KPMG response to the report on whistleblowing by the joint Parliamentary Committee on corporations and financial services – don’t expect a bounty bonanza.
Lauren Witherdin, KPMG Forensic Director said:
“The reward system that has been proposed by the Parliamentary Committee is a positive step forward – but is very different to the typical US-style bounty system, and anyone expecting a bounty bonanza may need to temper their expectations. Any reward payable under the proposed system is likely to be much more modest that the large payments we’ve seen in the US.
Firstly, the reward would be a proportion of the penalty imposed against the whistleblower’s employer, and currently the penalties here in Australia are far lower than those in the US. And secondly, the proposed system would include a ‘cap’ on the maximum reward available to a whistleblower.
The proposals cleverly retain many of the advantages of a rewards system whilst including strict criteria to be considered that will likely result in Australia avoiding many of the negative consequences attributed to a US-style system.
We believe this will result in more whistleblowers coming forward, as well as motivating organisations to take whistleblower protection more seriously and improve their internal programs.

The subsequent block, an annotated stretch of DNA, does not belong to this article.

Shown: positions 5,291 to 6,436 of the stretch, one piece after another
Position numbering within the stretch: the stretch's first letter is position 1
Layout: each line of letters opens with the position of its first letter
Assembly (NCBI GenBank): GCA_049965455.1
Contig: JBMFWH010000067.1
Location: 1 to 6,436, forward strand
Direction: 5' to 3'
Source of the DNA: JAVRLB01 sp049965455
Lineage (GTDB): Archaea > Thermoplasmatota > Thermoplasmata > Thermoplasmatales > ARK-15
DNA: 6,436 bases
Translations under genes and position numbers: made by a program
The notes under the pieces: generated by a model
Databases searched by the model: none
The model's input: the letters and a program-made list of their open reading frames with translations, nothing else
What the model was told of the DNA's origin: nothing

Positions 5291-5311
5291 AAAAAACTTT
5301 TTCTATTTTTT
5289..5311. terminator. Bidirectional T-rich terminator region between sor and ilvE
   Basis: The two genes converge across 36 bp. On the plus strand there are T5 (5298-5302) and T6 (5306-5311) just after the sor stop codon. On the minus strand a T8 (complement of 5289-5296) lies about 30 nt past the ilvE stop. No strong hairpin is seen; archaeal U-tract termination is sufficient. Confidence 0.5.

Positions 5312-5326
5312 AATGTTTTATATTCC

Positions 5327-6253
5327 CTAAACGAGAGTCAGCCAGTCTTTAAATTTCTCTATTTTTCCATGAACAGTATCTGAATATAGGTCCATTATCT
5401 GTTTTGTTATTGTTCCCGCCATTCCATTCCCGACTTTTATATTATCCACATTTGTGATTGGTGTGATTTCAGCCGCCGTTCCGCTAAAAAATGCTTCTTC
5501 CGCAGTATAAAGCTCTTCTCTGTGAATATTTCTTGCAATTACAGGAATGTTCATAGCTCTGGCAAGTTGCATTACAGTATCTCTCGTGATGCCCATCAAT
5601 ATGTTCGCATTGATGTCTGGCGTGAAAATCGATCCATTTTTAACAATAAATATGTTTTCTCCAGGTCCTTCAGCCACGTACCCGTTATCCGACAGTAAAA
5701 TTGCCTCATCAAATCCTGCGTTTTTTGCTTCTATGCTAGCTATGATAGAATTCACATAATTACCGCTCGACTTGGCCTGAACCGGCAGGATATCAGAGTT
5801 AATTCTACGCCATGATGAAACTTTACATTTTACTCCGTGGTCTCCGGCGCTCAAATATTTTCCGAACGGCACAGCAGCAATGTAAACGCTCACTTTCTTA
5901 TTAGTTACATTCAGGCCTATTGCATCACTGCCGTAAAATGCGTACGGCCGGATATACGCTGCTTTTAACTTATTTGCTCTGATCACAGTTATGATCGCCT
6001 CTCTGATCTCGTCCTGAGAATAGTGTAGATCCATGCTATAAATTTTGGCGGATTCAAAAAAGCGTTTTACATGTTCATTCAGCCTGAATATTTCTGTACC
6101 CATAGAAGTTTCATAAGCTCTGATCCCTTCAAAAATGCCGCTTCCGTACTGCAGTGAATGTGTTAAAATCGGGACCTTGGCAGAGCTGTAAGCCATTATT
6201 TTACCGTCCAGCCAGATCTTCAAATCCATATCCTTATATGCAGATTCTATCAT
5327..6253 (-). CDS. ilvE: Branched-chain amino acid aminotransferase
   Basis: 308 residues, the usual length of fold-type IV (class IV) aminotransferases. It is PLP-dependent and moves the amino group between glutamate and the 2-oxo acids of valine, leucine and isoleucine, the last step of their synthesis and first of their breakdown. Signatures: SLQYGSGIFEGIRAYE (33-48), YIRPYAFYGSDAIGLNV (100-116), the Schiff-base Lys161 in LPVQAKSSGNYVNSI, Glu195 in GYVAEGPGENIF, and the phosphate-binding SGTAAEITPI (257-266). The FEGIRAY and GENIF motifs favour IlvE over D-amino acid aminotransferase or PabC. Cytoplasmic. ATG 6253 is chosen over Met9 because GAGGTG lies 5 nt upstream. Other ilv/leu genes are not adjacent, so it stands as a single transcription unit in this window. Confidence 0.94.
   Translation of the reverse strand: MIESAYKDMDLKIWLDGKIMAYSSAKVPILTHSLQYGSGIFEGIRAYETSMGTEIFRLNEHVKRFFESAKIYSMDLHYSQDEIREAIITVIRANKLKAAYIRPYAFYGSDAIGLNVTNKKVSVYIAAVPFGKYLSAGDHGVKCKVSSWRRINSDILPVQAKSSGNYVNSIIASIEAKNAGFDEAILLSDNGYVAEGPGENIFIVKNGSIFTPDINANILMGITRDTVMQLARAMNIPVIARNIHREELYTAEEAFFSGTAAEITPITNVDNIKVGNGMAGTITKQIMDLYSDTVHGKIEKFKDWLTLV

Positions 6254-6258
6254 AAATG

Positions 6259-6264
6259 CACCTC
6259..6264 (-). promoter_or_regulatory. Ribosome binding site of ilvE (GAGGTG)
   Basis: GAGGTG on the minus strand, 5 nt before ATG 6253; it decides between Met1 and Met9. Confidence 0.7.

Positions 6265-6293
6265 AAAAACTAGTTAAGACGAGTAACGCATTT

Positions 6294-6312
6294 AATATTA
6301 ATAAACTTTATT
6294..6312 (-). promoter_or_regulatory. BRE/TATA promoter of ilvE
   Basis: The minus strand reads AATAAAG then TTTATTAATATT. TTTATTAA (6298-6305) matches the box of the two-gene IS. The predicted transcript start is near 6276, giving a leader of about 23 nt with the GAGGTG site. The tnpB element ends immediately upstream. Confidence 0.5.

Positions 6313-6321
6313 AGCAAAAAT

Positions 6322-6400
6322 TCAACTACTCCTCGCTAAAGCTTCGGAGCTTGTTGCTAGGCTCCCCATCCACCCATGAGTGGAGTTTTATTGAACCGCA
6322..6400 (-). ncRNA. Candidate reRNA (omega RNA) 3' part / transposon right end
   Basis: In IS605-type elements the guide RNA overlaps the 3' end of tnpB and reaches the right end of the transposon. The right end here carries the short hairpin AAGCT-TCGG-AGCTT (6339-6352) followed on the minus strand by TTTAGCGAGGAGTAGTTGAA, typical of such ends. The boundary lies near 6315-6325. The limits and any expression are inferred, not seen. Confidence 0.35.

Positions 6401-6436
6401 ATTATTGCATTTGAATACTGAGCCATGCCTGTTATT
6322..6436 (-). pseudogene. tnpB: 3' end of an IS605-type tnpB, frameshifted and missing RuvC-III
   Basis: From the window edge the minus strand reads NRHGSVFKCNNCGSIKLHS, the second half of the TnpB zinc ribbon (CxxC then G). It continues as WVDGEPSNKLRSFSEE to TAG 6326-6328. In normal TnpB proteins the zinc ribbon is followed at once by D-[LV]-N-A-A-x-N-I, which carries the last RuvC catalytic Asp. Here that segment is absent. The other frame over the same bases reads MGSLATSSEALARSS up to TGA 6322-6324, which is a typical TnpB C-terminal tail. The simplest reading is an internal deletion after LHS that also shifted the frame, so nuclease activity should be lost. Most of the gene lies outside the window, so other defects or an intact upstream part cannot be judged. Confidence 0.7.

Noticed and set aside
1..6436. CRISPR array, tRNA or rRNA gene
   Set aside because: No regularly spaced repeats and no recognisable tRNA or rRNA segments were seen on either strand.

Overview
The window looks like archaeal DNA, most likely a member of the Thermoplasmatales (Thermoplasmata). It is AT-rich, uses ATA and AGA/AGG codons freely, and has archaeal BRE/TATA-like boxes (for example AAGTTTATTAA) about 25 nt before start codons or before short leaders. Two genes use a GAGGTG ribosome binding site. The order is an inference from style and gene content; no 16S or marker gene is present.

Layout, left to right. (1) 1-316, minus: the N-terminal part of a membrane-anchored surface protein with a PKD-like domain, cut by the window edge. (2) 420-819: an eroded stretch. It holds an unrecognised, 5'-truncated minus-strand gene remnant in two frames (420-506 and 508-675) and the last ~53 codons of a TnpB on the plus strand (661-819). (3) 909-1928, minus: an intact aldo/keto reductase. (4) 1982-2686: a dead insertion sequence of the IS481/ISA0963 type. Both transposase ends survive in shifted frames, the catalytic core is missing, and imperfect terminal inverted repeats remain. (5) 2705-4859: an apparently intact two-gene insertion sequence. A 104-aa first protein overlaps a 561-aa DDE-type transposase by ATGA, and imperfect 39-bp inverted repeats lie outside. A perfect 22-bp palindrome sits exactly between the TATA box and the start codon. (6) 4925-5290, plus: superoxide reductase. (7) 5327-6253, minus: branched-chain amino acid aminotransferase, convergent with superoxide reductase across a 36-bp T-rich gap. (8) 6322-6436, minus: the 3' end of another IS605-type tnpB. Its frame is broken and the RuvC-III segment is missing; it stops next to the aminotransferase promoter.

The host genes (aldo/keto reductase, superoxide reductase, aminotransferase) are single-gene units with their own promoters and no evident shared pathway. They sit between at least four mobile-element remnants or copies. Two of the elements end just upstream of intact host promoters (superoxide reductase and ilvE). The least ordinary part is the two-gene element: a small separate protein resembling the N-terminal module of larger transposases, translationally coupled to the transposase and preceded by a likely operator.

However, we caution that care needs to be taken in the drafting of the legislation. The legislation should encourage whistleblowers to report through internal reporting mechanisms in the first instance. Bypassing internal reporting mechanisms and going direct to a regulator is not an efficient use of public resources and has the potential to actually detract from the regulators’ ability to focus on the most serious breaches. We believe that whistleblowing should continue to be primarily a public good in the first instance, and personal gain should be secondary.”
When people think of a reward system they tend to think about the US-style Dodd-Frank bounty system which provides uncapped rewards to whistleblowers and has a very broad focus. There has been heated debate about the ethical issues this type of a system would pose, the litigious culture it may create, and the concept has been deemed ‘unAustralian’ by some. KPMG has not supported a US-style bounty system, along with many of the other parties who submitted to the Inquiry.
But the reward system proposed by the Committee is a very different proposition to the US style system.
It places a cap on the reward available to a whistleblower and would require a very strict set of criteria to be considered in determining the reward payment. For example:
Other criteria that would be taken into account includes:
Any reward payable under the proposed system is likely to be much more modest that the large payments we’ve seen in the US.
First, the reward would be a proportion of the penalty imposed against the whistleblower’s employer, and currently the penalties here in Australia are far lower than those in the US.
Second, the proposes system would include a ‘cap’ on the maximum reward available to a whistleblower.
And of course, the reward would only be an option when the allegations are investigated, founded and a penalty is imposed on the wrongdoer.
KPMG operates a confidential whistleblowing service for clients. This experience informed our submission to the Parliamentary Inquiry on whistleblowing.
Other observations more broadly:
Associate Director, KPMG
T: 0400 818 891
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